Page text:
Imagine a world without pool vacuums – cleaning pools will surely become the biggest task in the household. Pool vacuums are capable of suctioning up dirt, leaving you nothing but clean water behind. In this article, you will learn how to use a pool vacuum through a comprehensive set of instructions. Now take your first step in maintaining the pristine condition of your beloved pool!
There are actually two kinds of pool cleaners – manual and automatic. The former consists of a telescopic pole, vacuum hose, and vacuum head. The latter is further categorized into robotic, pressure-side, and suction-side vacuum.
- 1 How to use a manual pool vacuum
- 2 Tips in using a manual pool vacuum
- 2.1 1. Vacuum first. Backwash after
- 2.2 2. Raise water level
- 2.3 3. Place vacuum head over the return outlet
- 2.4 4. Keep an eye to the water
- 2.5 5. Don’t rely on your vacuum too much
- 2.6 5. HEAVILY dirty pool – vacuum out to waste
- 2.7 6. How not to damage your gaskets
- 2.8 7. The golden rule: Read your manufacturer’s instructions
- 3 Warnings in using a pool vacuum
- 4 How to use an automatic pool vacuum
- 5 Manual pool vacuum vs. automatic pool vacuum – which one is better
- 6 Summary
How to use a manual pool vacuum
Using a manual pool vacuum is a daunting task for some people. The idea of dealing with skimmers, filters, and the vacuum itself seems quite intimidating.
It’s actually pretty easy to use manual cleaners. It just takes some time and a lot of manual work (hence the name) to do the process. But you’ll get used to it soon.
And don’t forget to keep in mind some essential tips and warnings (discussed below). Here are the instructions on how to properly use your manual pool vacuum:
- First, attach one end of the telescopic pole to the vacuum head. The pole will allow you to maneuver the vacuum head to move it around the bottom surface of the pool. You can easily spot a clear place on the head where you can fasten the pole.
- Now connect the vacuum head and the vacuum hose. One end of the vacuum hose attaches to the head. It’s also obvious where to attach the hose to the head – the hose will surely have a swivel head used for attaching.
- Now hold the pole in your hand (or with both hands) and carefully ‘dip’ the vacuum head into your pool – this along with the hose. Ensure the other end of the hose is NOT underwater.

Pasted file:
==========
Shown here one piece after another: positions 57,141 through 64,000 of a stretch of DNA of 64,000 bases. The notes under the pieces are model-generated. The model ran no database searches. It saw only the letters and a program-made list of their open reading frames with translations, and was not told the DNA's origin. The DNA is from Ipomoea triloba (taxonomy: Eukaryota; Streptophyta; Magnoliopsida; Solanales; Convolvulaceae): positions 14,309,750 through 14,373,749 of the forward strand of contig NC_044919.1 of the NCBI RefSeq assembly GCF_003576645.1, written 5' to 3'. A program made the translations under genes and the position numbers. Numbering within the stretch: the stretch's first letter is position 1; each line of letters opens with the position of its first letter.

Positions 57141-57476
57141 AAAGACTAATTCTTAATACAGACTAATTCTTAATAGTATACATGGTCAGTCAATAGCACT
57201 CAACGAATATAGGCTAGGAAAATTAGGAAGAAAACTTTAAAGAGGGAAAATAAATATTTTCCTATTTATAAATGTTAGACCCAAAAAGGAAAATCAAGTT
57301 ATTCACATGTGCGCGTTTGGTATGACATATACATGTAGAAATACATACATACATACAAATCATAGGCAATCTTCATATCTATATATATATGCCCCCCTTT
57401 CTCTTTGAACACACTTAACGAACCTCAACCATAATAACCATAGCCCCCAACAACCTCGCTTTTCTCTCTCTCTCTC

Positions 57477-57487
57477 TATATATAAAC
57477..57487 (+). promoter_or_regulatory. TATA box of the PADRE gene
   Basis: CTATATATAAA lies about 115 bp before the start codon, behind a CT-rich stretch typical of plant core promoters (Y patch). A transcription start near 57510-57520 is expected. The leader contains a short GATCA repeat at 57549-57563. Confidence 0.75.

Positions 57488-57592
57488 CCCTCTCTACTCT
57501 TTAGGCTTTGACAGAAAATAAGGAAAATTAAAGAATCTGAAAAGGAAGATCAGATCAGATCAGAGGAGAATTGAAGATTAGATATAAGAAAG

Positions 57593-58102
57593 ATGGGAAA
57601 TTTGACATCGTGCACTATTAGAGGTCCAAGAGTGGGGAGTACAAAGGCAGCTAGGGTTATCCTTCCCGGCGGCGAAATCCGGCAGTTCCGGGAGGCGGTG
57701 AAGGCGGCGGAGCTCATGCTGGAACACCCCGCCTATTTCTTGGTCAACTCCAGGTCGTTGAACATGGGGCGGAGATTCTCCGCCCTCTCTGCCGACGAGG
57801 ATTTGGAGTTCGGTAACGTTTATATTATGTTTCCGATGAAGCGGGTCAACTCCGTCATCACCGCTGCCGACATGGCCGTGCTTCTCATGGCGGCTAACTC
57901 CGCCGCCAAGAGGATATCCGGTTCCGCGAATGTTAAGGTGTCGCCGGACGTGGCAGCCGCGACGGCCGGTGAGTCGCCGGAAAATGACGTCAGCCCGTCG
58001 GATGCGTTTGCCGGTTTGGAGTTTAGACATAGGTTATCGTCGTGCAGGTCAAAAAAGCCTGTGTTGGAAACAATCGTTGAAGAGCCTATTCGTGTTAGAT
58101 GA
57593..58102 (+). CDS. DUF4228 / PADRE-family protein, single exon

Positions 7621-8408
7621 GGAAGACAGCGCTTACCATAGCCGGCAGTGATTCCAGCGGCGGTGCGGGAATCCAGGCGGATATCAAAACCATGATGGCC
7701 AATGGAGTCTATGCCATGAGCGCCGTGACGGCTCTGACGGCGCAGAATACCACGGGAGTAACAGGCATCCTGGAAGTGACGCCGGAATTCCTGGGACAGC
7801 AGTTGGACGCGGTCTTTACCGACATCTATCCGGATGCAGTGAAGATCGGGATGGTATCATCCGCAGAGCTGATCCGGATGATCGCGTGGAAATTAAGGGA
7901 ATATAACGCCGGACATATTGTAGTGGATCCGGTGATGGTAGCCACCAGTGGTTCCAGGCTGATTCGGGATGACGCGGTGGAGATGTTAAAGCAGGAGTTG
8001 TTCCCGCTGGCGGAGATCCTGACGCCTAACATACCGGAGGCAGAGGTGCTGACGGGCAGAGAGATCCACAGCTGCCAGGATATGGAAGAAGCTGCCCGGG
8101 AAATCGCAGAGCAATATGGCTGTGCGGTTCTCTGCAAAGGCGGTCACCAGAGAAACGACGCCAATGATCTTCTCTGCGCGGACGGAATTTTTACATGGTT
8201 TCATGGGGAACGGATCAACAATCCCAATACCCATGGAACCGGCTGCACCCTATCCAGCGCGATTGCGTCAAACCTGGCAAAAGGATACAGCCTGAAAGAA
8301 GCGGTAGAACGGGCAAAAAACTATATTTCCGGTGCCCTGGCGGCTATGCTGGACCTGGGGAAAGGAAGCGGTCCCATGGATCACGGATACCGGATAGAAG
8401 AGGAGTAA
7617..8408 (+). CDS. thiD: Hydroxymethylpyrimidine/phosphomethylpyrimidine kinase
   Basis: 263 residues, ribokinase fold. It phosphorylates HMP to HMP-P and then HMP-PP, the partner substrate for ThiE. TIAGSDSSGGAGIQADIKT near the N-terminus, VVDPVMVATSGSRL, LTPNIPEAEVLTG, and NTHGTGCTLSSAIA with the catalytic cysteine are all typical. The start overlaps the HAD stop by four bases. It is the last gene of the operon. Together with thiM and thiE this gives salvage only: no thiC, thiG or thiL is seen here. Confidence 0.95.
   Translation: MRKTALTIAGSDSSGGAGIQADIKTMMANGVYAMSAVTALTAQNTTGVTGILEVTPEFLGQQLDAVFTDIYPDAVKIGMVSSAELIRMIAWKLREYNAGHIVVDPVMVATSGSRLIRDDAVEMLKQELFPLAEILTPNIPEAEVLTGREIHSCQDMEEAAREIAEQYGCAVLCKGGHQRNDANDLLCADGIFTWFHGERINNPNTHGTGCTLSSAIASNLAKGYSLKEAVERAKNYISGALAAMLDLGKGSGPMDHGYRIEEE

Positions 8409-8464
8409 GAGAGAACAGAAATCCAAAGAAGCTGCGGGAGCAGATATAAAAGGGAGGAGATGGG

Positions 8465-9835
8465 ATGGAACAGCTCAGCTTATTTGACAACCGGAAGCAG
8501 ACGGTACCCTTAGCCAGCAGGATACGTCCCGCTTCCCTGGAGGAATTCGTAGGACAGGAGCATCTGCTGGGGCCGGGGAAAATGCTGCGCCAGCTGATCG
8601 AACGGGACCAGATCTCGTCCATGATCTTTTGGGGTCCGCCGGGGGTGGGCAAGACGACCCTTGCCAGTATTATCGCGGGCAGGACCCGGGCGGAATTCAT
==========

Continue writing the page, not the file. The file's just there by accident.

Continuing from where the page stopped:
- Now locate the spot where the water enters the pool (called the filter skimmer). This is usually found on the wall of your pool.
- After lowering the vacuum head while making sure the other end of the hose is outside, attach that other side of the hose into the intake nozzle. That should send the water flowing through the hose.
- Wait for suction to be created. Observe the air bubbles rising from the vacuum head. When you can no longer see any bubbles coming out, that means the hose is now full of water. Expect your head to sink flat and tight on the pool surface because suction has been created at this point.
- If there is still some air within your hose, then you likely do not have suction yet. In that case, attach the hose to the skimmer. The skimmer is mounted on your pool’s side via the vacuum adapter plate. (See important notes below)
- Now activate intake mode in the filter nozzle – to suck water in.
- START vacuuming. Use the telescopic pole to guide the vacuum along the pool floor. The rule is to move quite slowly and strategically. It’s best to follow an imaginary grid pattern (think of a tractor plowing a field) – this is to make sure you’re able to tackle all areas of the pool floor along with the slopes.
- When you’re done, gently raise the vacuum away from the pool to your ground.
- Simply detach the hose from the filter.
- Turn off your pool pump.
- Now clean the hair basket and the skimmer basket. The hair basket is that component you can find at the pump.
- Now activate “backwash” in your filter handle setting.
- Turn on the pump after.